• New Revelations When 3,000-Year-Old Prosthetic Toe is Examined with Cutting Edge Technology
    by Theodoros Karasavvas on 22 giugno 2017 at 21:50

    Egyptologists from the University of Basel have discovered details of production techniques and usage of one of the oldest prosthetic devices in history after re-examining it with the help of other experts. The find is nearly 3,000 years old and was discovered in a female burial from the necropolis of Sheikh ´Abd el-Qurna close to Luxor, Egypt. Read moreSection: ArtifactsAncient TechnologyNews […]

  • Jaisalmer Fort: The Imposing Desert Fort With a Bone-Chilling Custom
    by dhwty on 22 giugno 2017 at 18:00

    Sitting in the desert with its towering golden-hued walls and imposing bastions, the 12th century Jaisalmer Fort certainly makes an impact. This fort has two important titles - the oldest desert fort in the world and the second oldest of all of Rajasthan’s forts. Its historical value is also recognized, with one particularly chilling custom having taken place within its walls at least three times. Read moreSection: NewsAncient PlacesAsia […]

  • Frederick I Barbarossa: A Megalomaniac Roman Emperor On a Crusade for Power
    by dhwty on 22 giugno 2017 at 13:00

    Some people believe they were born for greatness but fall short and some go on to exceed all expectations. Frederick I Barbarossa falls into the second category. His ambition for power was limitless and it seems he believed his authority second only to God. Certainly, he thought the Pope his inferior, and, although a fearless supporter of the religious crusades of the Latin Church, he could not accept the authority of the Papacy over his own. Read moreSection: NewsHistoryFamous Peo […]

  • DNA Analysis Suggests Cats Chose to Be Domesticated
    by Theodoros Karasavvas on 22 giugno 2017 at 1:00

    According to an extensive DNA analysis of cat genes the domestic cat is descended from wild cats that were tamed twice; once in the Near East and then in Egypt. The study suggests that cats lived for thousands of years alongside humans before they were eventually domesticated. Read moreSection: NewsHistory & Archaeology […]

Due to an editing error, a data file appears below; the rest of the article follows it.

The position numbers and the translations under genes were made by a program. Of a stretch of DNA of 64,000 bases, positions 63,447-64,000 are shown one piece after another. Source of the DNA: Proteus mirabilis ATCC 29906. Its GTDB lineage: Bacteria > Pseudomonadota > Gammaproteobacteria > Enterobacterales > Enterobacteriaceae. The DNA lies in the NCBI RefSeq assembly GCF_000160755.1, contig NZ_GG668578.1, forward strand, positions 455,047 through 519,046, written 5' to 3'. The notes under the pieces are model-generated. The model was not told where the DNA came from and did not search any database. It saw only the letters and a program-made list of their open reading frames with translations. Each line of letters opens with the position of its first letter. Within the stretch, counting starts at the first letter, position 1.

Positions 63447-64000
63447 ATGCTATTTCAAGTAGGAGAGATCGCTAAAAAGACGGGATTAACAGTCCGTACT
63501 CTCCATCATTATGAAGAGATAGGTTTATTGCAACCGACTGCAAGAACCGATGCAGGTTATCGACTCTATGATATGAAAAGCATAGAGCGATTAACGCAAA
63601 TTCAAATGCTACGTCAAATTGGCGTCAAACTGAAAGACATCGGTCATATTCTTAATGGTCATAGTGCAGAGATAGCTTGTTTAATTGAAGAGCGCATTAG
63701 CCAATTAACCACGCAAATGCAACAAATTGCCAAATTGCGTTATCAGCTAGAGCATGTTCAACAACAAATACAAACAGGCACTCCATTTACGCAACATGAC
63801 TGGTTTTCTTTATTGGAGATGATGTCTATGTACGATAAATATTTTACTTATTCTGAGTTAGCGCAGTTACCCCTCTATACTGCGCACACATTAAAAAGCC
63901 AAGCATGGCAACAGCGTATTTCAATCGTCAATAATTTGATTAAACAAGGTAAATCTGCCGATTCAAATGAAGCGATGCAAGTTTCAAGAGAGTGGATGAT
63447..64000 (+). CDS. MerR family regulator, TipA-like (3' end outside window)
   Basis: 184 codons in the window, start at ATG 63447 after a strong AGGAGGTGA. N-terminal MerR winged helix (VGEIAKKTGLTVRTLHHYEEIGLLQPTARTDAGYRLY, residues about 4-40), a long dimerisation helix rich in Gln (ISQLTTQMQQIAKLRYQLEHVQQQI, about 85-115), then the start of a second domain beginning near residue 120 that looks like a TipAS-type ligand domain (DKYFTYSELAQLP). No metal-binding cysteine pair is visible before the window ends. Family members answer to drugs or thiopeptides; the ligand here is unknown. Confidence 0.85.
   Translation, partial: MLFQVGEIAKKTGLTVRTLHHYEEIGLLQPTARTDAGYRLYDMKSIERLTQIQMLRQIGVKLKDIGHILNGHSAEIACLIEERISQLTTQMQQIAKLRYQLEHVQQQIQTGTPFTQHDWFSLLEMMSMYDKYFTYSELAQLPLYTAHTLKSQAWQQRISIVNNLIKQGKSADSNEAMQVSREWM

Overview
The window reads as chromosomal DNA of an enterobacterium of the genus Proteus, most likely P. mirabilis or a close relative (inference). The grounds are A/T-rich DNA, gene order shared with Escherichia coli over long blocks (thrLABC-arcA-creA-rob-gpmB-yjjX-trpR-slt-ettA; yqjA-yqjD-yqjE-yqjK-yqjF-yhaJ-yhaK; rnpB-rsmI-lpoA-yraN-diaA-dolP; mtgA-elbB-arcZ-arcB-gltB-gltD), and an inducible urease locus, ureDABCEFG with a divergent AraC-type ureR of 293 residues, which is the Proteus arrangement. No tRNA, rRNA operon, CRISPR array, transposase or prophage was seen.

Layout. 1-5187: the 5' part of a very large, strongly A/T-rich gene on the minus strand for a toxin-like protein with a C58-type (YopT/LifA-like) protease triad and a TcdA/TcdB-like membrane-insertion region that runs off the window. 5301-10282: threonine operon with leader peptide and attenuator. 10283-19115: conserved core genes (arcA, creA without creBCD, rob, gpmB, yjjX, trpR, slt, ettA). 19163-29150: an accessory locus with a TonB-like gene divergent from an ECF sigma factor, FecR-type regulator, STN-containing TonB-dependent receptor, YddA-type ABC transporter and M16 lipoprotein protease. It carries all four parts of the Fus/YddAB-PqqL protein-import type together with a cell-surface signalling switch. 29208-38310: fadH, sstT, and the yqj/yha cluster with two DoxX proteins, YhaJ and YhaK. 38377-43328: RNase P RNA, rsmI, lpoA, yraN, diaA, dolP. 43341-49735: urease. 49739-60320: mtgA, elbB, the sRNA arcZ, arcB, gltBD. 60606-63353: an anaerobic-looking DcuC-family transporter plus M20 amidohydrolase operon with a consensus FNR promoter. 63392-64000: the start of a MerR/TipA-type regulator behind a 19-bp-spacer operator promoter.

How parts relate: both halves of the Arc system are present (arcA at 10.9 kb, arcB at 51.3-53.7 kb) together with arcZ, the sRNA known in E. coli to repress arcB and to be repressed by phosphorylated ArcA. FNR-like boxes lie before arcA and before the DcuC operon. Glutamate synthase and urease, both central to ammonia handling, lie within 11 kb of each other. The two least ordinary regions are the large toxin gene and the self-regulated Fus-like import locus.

• Lasting Puzzle of the Unidentified KV35 Mummy: Is it Really Prince Webensenu Or Another?—Part I
    by ABalaji on 21 giugno 2017 at 22:50

    A host of pharaohs who were removed to safety from their burial places in ancient times rested peacefully for millennia within the bowels of the magnificent tomb of Amenhotep II. Among the great names lay the desecrated mummy of a youngster whose identity has caused much debate among Egyptologists for over a hundred years. Who was he? Read moreSection: NewsHistory […]

  • The Spiritual Center of Taxila: One-time Jerusalem and Alexandria of the Buddhist World
    by Caleb Strom on 21 giugno 2017 at 22:07

    For centuries, ancient Taxila in Punjab, modern Pakistan, was revered as a center of learning and a holy city in the Buddhist and Hindu traditions. It hosted one of the earliest institutions which could be called a university, though there are disagreements over whether it counted as a true university. It is also considered to be the birthplace of Mahayana Buddhism Read moreSection: NewsHuman OriginsAncient PlacesAsia […]

  • The Underwater Temple Garden: A Unique Fusion of Bouyancy and Enlightenment
    by dhwty on 21 giugno 2017 at 17:49

    The Underwater Temple Garden is a unique dive site located in Bali, Indonesia. This underwater garden was created in recent years, and contains a Balinese Hindu temple compound. A photo of the site circulated on the internet sparked excited rumours that this was an ancient archaeological site, and that more structures like it were to be found underwater. Furthermore, some even claimed that the ‘Atlantis of the East’ had been discovered.  Read moreSection: ArtifactsOther ArtifactsNewsAncient PlacesAsia […]

  • David and Jonathan: A Secret Biblical Bromance?
    by Caleb Strom on 21 giugno 2017 at 13:00

    The deep, emotional relationship that bonded David and Jonathan is related in the books of Samuel. The two are said to have formed a covenant of friendship, even though their situation essentially made them rivals for the crown. But was theirs a strong platonic relationship, or an example of homosexuality in the Bible? Read moreSection: NewsHistoryFamous Peo […]

  • 10th Century Forgotten City Unearthed in Ethiopia, Once Thought to be ‘Home of Giants’
    by Theodoros Karasavvas on 21 giugno 2017 at 0:57

    An international team of researchers led by the University of Exeter archaeologists, has unearthed an ancient, forgotten city in Ethiopia - once thought to be home of giants. The discovery reveals significant and previously unknown information about the origins of international trade and Islam in the country between the 10th and early 15th centuries. Read moreSection: NewsHistory & Archaeology […]

  • The Maya Codices: The Precious Remaining History of an Eradicated Civilization
    by Veronica Parkes on 20 giugno 2017 at 21:56

    The Maya were a powerful pre-Columbian civilization who thrived between AD 600 – AD 800. They were literate, had a complex language including pictograms, glyphs, and phonetic representations. They even produced books called codices, some of which were reported to detail 800 years of their history.  Read moreSection: ArtifactsAncient WritingsNews […]